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08/16/2014 09:57 am ET | Updated Aug 19, 2014

Iselle's Aftermath: The Result Of Hawaii's Rare And Powerful Storm

On the evening of Aug. 7, Denise Bailey watched from the screen door of her home in a rural area of Hawaii's Big Island as Tropical Storm Iselle made landfall and whipped around the tall and brittle albizia trees that covered the area like they were blades of grass.

The next morning, Iselle had left her mark on Bailey's home in Orchidland Estates and the rest of Puna. The towering trees had snapped and crashed over homes, cars, power lines and roads, essentially cutting the already isolated area off from the rest of the island. Thousands -- including Bailey, her husband and the two mentally disabled adults that were in her foster care -- were left without power.

Now, one week after the storm's passing, many are still struggling to gather basic necessities. "The damage is really serious," Bailey told The Huffington Post. "People don't have ice. People are still stuck in ther homes behind trees and they can't get out."

Electricity has returned for some residents and aid from nonprofits and county assistance centers has provided some relief, but the community continues to work to recover from the damages brought on by the storm.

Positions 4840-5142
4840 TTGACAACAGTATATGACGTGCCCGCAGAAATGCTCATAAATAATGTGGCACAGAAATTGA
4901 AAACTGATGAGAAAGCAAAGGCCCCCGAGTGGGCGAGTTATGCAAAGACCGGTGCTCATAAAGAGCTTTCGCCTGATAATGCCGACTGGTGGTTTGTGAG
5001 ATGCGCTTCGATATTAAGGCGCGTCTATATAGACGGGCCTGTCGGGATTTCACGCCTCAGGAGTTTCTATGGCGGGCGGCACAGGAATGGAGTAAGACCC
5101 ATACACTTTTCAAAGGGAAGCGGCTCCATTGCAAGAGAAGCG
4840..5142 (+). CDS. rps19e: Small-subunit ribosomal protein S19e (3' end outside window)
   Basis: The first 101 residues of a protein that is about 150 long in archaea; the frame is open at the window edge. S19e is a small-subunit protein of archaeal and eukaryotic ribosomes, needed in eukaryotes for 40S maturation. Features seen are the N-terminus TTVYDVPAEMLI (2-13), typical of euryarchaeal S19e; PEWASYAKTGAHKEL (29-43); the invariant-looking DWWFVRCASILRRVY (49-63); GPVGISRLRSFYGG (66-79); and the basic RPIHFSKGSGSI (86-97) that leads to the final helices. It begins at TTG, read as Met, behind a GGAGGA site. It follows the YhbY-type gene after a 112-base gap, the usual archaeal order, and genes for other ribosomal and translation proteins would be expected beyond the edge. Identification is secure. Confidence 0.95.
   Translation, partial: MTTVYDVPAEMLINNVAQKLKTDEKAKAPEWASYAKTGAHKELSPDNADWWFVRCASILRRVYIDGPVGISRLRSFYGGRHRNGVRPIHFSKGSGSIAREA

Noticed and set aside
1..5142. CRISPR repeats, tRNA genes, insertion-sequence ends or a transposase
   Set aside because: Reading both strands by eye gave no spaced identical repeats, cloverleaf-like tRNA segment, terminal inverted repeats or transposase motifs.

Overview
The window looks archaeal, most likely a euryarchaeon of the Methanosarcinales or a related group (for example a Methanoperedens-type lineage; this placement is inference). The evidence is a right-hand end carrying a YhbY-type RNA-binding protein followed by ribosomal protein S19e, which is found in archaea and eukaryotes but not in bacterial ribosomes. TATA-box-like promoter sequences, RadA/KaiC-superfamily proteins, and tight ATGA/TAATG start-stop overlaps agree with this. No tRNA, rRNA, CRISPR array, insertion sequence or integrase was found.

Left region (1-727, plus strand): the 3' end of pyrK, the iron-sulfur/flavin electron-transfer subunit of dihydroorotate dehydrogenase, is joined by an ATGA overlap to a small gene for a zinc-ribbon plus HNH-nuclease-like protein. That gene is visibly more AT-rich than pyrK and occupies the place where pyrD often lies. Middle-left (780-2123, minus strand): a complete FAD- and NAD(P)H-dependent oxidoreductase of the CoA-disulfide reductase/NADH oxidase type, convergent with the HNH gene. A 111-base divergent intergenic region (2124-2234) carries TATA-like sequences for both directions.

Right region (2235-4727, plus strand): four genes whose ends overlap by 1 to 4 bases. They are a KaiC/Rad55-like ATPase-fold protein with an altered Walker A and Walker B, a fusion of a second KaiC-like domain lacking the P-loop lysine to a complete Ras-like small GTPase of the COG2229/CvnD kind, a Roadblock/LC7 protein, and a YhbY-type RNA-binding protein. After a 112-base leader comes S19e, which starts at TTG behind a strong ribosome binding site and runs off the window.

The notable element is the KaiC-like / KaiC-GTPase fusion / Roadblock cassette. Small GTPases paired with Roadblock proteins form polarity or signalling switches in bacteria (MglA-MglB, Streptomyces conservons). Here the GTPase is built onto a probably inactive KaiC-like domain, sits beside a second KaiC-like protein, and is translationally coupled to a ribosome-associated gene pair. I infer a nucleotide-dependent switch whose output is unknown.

"Every single road has lines down, trees down," Kendra Tidwell, a resident of Nanawale Estates in Puna, told HuffPost. "In Paradise Park, there's a 10-block stretch where it's just a tangle of trees, power lines and telephone lines. Trees are on guard rails, across driveways and cars, on homes in some instances."

Below, view aerial footage of Iselle's destruction. Then, scroll for more pictures of the damaged Puna area.

palms house water

school bus

three people

car blocked tree

trees downed forest

imageframe_debris

side house down

bananas

tree on house

trees snapped

stop sign

tree debris sign

white house water

ice

street trees down

side house

Want to help provide relief to the affected residents on Hawaii's Big Island?

You can donate money to Aloha United Way or to the American Red Cross, Hawaii Chapter.

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